Read aloud is kind of a big deal in my room. I wrote about it briefly here last year. Hopefully here’s more to the story. 🙂
I think that reading is important. Reading is making meaning, understanding both what the words say and what they mean. Understanding text as you hear it is an important skill, in addition to being able to comprehend the text you read for yourself. Time is also important, and the time we have during our school day is precious. So being able to get extra bang for your learning buck is really great.
Read aloud–or “chapter book” time–is that time for me. I use this time to expose my students to great literature, books that they may not otherwise have heard of, as well as to discuss topics that we need to delve into (bullies, families, respect, etc.) and introduce and then practice reading strategies that I want students to use in their independent reading.
The first RA of the year is also a fun, easy one, that everyone can easily relate to and begin to make connections around. This year (as well as last), I started with The Boys Start the War by Phyllis Reynolds Naylor. It’s a great story about kids who play practical jokes on each other, who come from interesting families and who just do typical “kid stuff” as they go through their days. This fun, joyful story gets my students in the mood for fun as readers, and helps me set the stage for harder work I’ll have them do as the year goes on. During this first book is also when I introduce the partner and thinking structures we’ll use throughout our time in RA. The first one is called “say something,” and is really just what it sounds like: I stop at certain points in the story–where there is probably something that the students can react or relate to–and have them “say something” to their partner. In the beginning there are no rules for these conversations, but eventually we structure the conversations to include thinking that good readers do, like making connections, making predictions, inferring something, reacting to something funny, telling a part that they really liked, summarizing, etc. At the end of the first chapter book, we begin our Read Aloud Timeline. Well, actually we start the current year’s section of the timeline, which dates back a few years with past classes. It hangs on the wall around our room like this:
The beginning of this year’s section looked like this:
Our second book this year was Because of Mr. Terupt by Rob Buyea. This one is nominated for the Mark Twain Award, which we choose for the state of Missouri. I usually read at least one or two nominated books from the published list, so that my kiddos have more of chance of having read (or had read to them) the minimum of 4 that they need in order to vote. This one was a little more intense than the first one, and is a story of a 5th grade class and their fabulous teacher. Because of some decisions along the way (which many deem as bad ones), an accident occurs and they are without their beloved teacher for most of the year. I’m happy to say that the ending is a happy one, but it’s not easy going along the way. The topics in this story allow my students to continue to connect and relate, but also helps them to reach outside themselves and think about what they’d do in difficult situations; these decisions can be made, however, within the safety of a good story. During this second book, I add to their RA toolbox, and turn “say something” into “write something.” Again, it’s just like it sounds–at certain times we stop and write something about the story. This also allows me to introduce the place where they will collect this thinking. Everyone is given a Read Aloud Journal:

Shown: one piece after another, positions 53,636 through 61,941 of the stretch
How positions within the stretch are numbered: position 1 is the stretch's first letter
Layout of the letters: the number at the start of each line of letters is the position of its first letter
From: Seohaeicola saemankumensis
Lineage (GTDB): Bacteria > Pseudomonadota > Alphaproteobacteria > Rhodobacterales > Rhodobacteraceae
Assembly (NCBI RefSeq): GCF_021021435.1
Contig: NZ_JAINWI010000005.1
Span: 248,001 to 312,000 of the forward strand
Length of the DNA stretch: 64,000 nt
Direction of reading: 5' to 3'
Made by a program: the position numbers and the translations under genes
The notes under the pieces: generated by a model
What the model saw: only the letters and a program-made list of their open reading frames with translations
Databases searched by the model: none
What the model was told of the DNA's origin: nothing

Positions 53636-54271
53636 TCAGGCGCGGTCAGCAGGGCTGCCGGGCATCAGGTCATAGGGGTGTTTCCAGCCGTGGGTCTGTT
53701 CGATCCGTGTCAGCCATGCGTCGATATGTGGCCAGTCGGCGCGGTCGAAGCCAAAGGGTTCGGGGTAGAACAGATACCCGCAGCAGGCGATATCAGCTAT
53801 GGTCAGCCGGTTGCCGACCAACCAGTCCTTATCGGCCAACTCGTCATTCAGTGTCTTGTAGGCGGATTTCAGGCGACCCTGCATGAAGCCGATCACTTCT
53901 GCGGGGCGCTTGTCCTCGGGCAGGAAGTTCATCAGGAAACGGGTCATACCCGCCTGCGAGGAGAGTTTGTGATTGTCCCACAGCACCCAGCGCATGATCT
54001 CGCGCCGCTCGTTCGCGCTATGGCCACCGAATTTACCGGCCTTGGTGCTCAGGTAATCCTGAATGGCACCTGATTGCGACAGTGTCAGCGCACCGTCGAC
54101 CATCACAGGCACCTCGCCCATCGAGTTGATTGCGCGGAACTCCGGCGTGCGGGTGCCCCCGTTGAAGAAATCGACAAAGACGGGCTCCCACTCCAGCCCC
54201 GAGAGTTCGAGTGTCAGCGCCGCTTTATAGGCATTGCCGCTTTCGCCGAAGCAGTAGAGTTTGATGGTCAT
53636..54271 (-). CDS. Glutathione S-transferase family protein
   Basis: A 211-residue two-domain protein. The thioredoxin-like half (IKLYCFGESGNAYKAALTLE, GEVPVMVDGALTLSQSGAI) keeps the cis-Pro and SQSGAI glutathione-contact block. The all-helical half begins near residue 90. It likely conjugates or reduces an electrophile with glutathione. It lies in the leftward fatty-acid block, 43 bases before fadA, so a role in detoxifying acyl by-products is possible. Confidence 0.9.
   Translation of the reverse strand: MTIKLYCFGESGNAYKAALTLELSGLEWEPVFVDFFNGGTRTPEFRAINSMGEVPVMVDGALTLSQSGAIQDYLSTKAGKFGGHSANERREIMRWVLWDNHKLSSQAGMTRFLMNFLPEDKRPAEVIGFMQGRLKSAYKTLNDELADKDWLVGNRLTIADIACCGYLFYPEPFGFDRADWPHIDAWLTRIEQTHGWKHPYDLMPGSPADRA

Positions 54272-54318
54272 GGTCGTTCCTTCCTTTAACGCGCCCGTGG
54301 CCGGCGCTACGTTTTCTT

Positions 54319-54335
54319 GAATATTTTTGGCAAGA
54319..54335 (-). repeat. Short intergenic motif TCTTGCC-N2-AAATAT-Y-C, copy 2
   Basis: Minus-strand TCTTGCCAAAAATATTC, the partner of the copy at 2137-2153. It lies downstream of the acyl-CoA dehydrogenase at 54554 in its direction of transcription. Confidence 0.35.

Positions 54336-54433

What? It looks like our cubs? You betcha! Those half-sized notebooks get a work out in our class. I don’t remember who first gave me the idea of hacking a spiral notebook in half, but I love them! You should try it!
The image for BOMT on our wall was drawn by Owen. It looks like this:
In our RA Journals, we’ll collect our thoughts about books we share together this year. Some of it they share with others in our class, and some entries I use for assessment, as well. See? More bang for our learning buck. 🙂
Right now we’re in the middle of another FABULOUS book called Wonder by R. J. Palacio. I found it this summer and was beyond amazed at how great it was. A whole movement has been started around this story to help children learn to “choose kind” rather than bully or mistreat others. This one has the same setting (5th grade in a school), the same structure as the other two (chapters and sections that alternate between different characters to show varying points-of-view) as well as themes of respect and valuing people for who they are rather than what they look like. During this book we started another strategy for showing our thinking: a behavior-over-time graph. With this organizer, students can show what they’ve discovered about how the characters are feeling throughout the story, using evidence from the text to support their thinking. It’s a Systems Thinking strategy that you can learn more about here. As with the other strategies we use in RA, this is one I hope students add to the independent reading arsenal, as well.
So, as you can see, Read Aloud is work time in our room. It’s no rest-and-quiet-down-after-recess-time in Room 202. Read aloud = another learning time in our world. And we learn alot here!
What suggestions do you have for read alouds? Have you read any of the books we’ve shared so far this year? Leave us a comment and tell us what you’re thinking. 🙂